Virtual learning option applications due today

By Roxie Murphy, Staff Writer
Posted 8/5/20

According to Gasconade R-2 Assistant Superintendent Dr. Jeri Kay Hardy on Tuesday afternoon, the district had received plenty of calls to district administrators about the 2020-21 virtual learning …

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Virtual learning option applications due today


According to Gasconade R-2 Assistant Superintendent Dr. Jeri Kay Hardy on Tuesday afternoon, the district had received plenty of calls to district administrators about the 2020-21 virtual learning option, but no applications had been submitted yet.

“Parents are contacting the building administrators by phone to discuss it,” Hardy said. “Administrators are making parents aware of exactly what distance learning encompasses.”

Since the July 20 board meeting, the district has decided that they will use a vendor to provide the virtual learning option — it will not be taught by Gasconade County R-2 teachers. Hardy said one of the main questions from parents and students is what kinds of activities can they participate in if they choose virtual learning.

“If students are attending virtually, they cannot participate in extracurricular activities,” Hardy said. “Several have inquired about the option and they have until 3:30 p.m. on Wednesday (today) when the building principals leave.”

In order to choose virtual learning, parents have to submit the application form to the building principal.

“We have had a lot of calls, but have not received any forms,” Hardy said.

Parents and students were advised to contact their building administrator to learn more about the virtual learning option. So far Hardy said they have received 83 calls total.

OHS — 24 calls.

OMS — 27 calls.

OES — 31 calls.

GES — 10 calls.

“One question that stands out is ‘what happens if I start sending my kids to school and decide to pull them and do distance learning?’” Hardy said.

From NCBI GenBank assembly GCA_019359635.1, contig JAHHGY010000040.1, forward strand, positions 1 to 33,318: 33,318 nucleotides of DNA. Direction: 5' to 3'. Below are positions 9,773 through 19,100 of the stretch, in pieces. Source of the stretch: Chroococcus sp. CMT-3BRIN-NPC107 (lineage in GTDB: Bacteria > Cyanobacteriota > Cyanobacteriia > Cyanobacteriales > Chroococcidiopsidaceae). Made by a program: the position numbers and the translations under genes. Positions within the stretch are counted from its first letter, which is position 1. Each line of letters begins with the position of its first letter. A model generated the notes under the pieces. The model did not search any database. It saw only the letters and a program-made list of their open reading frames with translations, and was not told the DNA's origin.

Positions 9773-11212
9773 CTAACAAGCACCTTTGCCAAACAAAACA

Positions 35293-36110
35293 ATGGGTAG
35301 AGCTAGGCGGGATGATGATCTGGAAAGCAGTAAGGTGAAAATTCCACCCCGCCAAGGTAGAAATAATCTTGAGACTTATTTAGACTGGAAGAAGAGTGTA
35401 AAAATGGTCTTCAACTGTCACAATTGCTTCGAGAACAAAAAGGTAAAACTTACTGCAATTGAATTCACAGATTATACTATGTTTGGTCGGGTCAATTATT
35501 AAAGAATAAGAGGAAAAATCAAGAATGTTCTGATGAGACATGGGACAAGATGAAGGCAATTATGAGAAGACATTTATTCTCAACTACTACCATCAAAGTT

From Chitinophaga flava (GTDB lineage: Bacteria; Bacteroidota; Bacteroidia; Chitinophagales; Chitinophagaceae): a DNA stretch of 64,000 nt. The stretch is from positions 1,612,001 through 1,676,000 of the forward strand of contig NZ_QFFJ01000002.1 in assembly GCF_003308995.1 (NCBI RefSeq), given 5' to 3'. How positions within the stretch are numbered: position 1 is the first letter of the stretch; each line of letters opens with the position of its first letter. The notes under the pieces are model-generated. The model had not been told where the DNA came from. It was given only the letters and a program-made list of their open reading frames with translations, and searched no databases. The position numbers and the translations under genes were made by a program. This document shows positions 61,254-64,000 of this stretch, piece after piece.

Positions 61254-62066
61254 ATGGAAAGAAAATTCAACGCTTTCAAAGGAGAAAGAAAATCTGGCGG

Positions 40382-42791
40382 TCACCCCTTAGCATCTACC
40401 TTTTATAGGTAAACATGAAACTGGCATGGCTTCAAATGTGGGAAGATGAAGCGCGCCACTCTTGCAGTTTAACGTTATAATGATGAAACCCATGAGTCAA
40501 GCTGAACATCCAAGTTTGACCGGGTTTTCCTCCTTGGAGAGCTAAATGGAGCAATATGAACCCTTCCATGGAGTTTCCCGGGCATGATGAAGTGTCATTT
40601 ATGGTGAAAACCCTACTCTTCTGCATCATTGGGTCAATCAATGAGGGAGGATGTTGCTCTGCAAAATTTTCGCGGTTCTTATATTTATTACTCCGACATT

Parents may pull their student from class and opt into distance learning in the middle of the semester, but the district must pay for a full semester of learning. Therefore, the student’s timeline is off.

“They can do that, but then the student is obligated to stay in the virtual learning program for that semester and the following semester because their first semester would not end where the in-class first semester ends and they cannot start in-school classes in the middle of the semester,” Hardy said. “And if they are choosing to distance-learn, they are opting out of extracurricular activities.”

For parents who are concerned about their students being required to wear masks or be socially distanced with plexiglass, Hardy had a few clarifications.

“Marks are not a requirement at this time,” she said. “Students will not be expected to eat at their desks or be isolated in the classrooms. However, plexiglass dividers have been installed where students cannot reasonably social distance.”

Examples include the cafeteria lunch tables. Plexiglass has been installed in the center of the table so students facing each other have a barrier. Also, kidney shaped tables that are used in various classrooms have plexiglass installed between the student and teacher.

“The biggest transmission is not from student to student but to adults,” Hardy said. “Adults are more proven to get COVID. Student to adult is where the biggest transmission is coming from, not adult to student. We only installed plexiglass where physical distancing is not possible.”

The district’s re-entry plan and virtual learning plan are up on the Gasconade County R-2 District’s webpage. There are bullet-point guides to the virtual learning option on page 13 of the plan. Building administrators must be contacted before 3:30 p.m. on Wednesday, Aug. 5.

Superintendent Dr. Chuck Garner said they district’s administrators have the next three weeks to finalize plans for what the 2020-21 school year will look like. They’ve had inquiries about virtual learning options through emails. Parents are asking, “what will it look like,” he said Monday.

“It’s a major concern for everybody,” Garner said of the options. “Nothing replaces the teacher in the classroom for learning.”

He admitted there was a great deal of uncertainty — the unknowns in how the school year will play out.

“I feel less prepared for the first day of the school year than I did 30 years ago on my first day of teaching,” he said. “I had mentors. A clear direction of what to expect.”

Today, he said, “there is a great deal of uncertainty.”


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